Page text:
I got married, noon last Tuesday, at City Hall in New York City. Less than six hours later, the news, replete with pictures, was on Facebook.
Seven hours after I got married my mother rang me, laughing hysterically, nervously. “Marcie,” she intoned in her South Jersey accent that sounds a lot like a less-twangy southern drawl, “did you get married?!”
“Yes,” I said, matter-of-factly. “And, by the way,” glancing at my new wife, “you’re on speakerphone.”
“HAAAAA!,” she cackled. “Reeeaaaallly?!”
“Yes,” my wife and I said in unison.
“Reeeaaallly?!,” she said again, as if she didn’t believe us.
“Yes." Now I was laughing because the exchange had crossed-over into the comical.
“Wait! You’re laughing! No, you didn’t!,” she replied. “Why would you get married on a Tuesday?! This is an April Fool’s joke!”
“No, mom.” Then, I offered, “Don’t worry, we’ll have a proper celebration later.”
“OK,” she now said at a respectable pitch. “Are you sure you’re married?”
“Yes,” I said again.
“Well, then. OK. Congratulations.”
So goes the scene of exchange between me and my mother.
I deliberately didn’t tell her — or any of my family — about going to City Hall. My wife and I were determined to make the marriage ceremony as simple as possible. Work demanded the pragmatism; she runs a print magazine and is currently in production, followed by a business trip, and I also work in media and have no time off. We could both spare a day, and then had to return to the grind.
I think, too, we also are working through the whole tradition of marriage while in the process of getting married. As lesbians who have only recently gained institutional access to marriage, we have endlessly deliberated the whys and wherefores of the institution. As lesbians, too, we grew up without the social pressure to get married — it’s simply a hetero-tradition that’s not lodged itself into the gay psyche … yet. At least it hasn’t for us.
We have been trying to do it our way, make it personal and relatively private, even though marriage itself is by its very nature anything but.
Marriage is social contract, sanctified by law. The contract is between two consenting adults, yes, but it is also a contract of those two adults as a union with society. In this capacity, the wedding ceremony is the event that marks the social recognition of those two people as one.
Because we kept our wedding private, minus our two witnesses who are two close friends, technically, we eloped, and it was Facebook that played the allegorical role of Rumor, the goddess made of ears, eyes and tongues, who broadcasted our marriage on social media.
Let me be clear: my wife and I both consented to this broadcasting, in the back of a taxi cab, after hesitating for a few moments. Then we shared a handful of photos ourselves, on our respective timelines.
But it was this very broadcasting, which announced the marriage on Facebook, that effectively rendered our wedding as an elopement. Because it wasn’t just my mother who felt left out.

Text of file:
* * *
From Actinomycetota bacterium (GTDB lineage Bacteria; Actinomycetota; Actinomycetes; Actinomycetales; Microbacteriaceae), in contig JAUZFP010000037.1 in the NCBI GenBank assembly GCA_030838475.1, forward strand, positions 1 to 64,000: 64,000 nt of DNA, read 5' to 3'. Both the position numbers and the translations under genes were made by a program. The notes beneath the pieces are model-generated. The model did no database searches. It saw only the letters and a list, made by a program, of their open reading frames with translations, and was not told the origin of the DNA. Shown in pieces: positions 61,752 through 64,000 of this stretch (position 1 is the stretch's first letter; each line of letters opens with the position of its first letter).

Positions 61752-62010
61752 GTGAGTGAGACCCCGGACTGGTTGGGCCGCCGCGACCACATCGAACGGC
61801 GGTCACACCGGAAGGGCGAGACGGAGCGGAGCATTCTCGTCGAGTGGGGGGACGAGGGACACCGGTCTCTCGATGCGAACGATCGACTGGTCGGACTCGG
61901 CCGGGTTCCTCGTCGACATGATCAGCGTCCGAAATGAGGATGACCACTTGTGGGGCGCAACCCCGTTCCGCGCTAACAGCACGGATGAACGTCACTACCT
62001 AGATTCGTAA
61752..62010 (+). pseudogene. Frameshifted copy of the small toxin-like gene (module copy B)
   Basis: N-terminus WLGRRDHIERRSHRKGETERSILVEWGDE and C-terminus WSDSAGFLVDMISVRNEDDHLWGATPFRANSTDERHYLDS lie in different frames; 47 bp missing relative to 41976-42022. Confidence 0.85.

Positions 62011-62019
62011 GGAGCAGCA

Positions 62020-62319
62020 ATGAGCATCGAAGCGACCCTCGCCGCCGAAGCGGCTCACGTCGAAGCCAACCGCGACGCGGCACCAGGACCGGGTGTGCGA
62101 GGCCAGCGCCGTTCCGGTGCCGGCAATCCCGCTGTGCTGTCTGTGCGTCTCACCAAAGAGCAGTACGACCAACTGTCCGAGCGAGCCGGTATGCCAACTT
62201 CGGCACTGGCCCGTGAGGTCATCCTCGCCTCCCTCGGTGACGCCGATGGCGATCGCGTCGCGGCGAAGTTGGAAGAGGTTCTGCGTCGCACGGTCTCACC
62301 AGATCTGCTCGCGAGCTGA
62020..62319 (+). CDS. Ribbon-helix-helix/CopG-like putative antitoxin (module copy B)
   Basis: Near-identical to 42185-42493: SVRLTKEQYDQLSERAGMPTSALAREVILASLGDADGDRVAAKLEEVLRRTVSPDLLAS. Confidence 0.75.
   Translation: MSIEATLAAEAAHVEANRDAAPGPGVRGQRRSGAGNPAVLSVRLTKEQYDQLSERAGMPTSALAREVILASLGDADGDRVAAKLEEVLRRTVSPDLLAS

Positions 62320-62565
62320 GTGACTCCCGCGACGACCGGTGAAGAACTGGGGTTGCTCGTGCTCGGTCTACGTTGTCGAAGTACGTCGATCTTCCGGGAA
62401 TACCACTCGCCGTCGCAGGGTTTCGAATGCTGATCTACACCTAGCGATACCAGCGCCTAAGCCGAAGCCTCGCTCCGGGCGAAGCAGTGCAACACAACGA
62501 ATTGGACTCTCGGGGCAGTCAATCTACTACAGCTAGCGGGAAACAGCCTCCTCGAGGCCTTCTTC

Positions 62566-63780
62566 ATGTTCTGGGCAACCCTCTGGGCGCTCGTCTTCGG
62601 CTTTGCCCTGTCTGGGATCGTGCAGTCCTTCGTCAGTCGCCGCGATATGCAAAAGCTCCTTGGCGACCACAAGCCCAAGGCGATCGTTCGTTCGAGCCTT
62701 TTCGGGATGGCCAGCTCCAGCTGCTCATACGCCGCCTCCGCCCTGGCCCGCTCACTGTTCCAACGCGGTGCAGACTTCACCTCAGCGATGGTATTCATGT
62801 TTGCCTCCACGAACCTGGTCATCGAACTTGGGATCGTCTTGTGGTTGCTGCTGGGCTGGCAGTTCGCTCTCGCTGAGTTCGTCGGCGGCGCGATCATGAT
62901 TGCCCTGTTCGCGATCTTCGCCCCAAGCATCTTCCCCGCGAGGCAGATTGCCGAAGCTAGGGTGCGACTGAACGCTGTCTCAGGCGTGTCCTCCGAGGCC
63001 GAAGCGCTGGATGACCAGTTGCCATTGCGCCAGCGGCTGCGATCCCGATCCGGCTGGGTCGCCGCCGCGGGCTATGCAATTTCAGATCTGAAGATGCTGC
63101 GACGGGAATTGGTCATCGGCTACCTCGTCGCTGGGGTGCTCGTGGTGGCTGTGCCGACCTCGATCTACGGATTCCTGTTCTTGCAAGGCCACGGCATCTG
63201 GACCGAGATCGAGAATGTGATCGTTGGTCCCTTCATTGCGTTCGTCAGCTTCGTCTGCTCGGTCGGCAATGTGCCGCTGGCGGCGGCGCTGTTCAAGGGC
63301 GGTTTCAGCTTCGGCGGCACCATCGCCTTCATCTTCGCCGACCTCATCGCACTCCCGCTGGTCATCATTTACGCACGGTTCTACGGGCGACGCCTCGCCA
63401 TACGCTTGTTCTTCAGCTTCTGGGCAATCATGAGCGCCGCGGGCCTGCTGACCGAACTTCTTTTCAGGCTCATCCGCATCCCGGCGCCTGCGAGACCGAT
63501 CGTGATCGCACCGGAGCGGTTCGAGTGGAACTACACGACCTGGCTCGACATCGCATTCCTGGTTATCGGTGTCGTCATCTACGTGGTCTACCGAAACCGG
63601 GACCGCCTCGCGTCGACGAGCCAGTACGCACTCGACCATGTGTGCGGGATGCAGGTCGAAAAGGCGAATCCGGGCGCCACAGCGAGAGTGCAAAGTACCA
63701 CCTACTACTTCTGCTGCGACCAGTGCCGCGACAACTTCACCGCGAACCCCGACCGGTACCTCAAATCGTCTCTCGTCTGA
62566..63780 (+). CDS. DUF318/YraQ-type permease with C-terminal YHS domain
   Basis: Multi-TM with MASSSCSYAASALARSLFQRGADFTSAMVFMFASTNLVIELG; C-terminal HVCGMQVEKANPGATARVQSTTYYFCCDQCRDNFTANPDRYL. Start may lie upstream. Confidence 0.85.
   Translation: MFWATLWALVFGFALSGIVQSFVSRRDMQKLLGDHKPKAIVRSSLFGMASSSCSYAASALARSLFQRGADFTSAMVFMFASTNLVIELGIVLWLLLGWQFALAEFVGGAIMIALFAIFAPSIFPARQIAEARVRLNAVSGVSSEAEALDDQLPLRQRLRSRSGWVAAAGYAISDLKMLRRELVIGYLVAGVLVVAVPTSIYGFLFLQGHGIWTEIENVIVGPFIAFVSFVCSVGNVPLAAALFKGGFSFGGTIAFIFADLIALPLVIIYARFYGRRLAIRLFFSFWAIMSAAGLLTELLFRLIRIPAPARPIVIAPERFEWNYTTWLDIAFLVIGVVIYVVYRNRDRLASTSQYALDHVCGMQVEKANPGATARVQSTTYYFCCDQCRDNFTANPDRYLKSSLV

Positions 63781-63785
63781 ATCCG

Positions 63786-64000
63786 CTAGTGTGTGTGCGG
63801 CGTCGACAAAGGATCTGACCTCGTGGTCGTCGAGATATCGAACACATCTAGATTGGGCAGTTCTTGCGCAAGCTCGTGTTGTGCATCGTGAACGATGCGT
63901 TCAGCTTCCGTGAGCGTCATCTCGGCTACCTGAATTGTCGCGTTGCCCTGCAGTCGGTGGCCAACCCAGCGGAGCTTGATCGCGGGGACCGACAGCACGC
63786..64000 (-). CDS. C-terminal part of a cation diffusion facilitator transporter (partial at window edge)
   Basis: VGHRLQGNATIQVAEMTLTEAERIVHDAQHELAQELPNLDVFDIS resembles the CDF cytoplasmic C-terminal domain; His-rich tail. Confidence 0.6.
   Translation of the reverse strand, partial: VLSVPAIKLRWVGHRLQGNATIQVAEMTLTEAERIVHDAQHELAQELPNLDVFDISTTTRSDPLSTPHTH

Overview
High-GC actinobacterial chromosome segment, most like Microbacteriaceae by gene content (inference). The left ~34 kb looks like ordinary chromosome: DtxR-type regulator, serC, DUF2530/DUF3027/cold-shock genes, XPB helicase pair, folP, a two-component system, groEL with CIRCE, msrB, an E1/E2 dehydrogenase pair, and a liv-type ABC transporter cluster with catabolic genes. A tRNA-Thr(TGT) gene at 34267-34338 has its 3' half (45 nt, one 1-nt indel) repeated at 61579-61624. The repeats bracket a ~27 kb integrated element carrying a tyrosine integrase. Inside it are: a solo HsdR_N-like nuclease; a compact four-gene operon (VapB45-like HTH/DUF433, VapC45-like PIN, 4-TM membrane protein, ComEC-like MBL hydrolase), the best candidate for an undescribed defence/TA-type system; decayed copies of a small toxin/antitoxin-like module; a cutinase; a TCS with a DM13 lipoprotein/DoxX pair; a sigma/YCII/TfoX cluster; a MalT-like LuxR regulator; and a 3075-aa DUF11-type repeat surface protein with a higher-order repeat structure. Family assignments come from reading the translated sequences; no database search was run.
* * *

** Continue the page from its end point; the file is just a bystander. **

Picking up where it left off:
For example, a friend and former colleague of mine, a young butch lesbian, commented on the first photo posted by one of our witnesses, “Whoa ok.” Perhaps realizing that this was not the most congratulatory comment, and that I’d call her out for exhibiting stereotypical aloof butch behavior, she edited her comment to add “1) SAD YOU DIDN’T TELL ME 2) CONGRATS.”
In our attempt to “share” the good news, and to, in a way, ask for the social recognition and acceptance from our community in a way befitting the situation, we made the private event a public one. And, in doing so, those people who feel closest to us felt left out.
Yet, in relationships, not all feelings are the same. In fact, it is impossible for there to be equivalent feelings from both individuals, even though we sometimes force language to play the equalizer. I felt badly that my friend felt left out. However, I didn’t feel anything at all that my mother expressed similar disappointment in her feeling of exclusion. The difference is that my friend is part of my community — two communities, actually — the gay one and the media one. She is part of my chosen family. My mother is not.
The historical meaning of the family — and especially the significance of the relation of a child to her mother — established the ethical sense of obligation. The historical force of obligation is one that I have fought against my entire life.
It wasn’t that I ever lamented the “loss” of a mother or of the mother-daughter bond. I simply didn’t. What I fought was society’s imposition that I care about that relation and try to recuperate it as something that I was “supposed” to do, because, as the line goes, "She’s your mother!"
As if that line was ever effective logic, was always my response.
At the same time, I couldn’t help but notice that she didn’t “like” any of my wedding photos, and that this deliberate act constituted her form of disapproval. Her “Well, congratulations,” might as well been an “As long as you’re happy...” — implying, of course, that she isn’t. She is a heterosexual, devout Christian woman who literally cannot comprehend the meaning of what I’ve done.
Our cultural differences are insurmountable because she does not understand or see the value of what it means for her, as a mother, to have her lesbian daughter get married in a two-minute ceremony at City Hall “on a Tuesday” without telling her. I mean, what motherly pride could she take in telling her friends at Church?
If a woman doesn’t get married in white, in a Church, on a Sunday in June, in front of invited guests, is it a marriage anyone cares about?
Regardless of my knowledge of psychology, history, and ethics — that is, regardless of how much I see social mores structure ethics and humans’ sense of obligation — I still am subject to the force of those ethics. While on the one hand I don’t care that I didn’t tell my mother about my marriage, on the other hand I clearly do — so much so that I had to write this essay about it.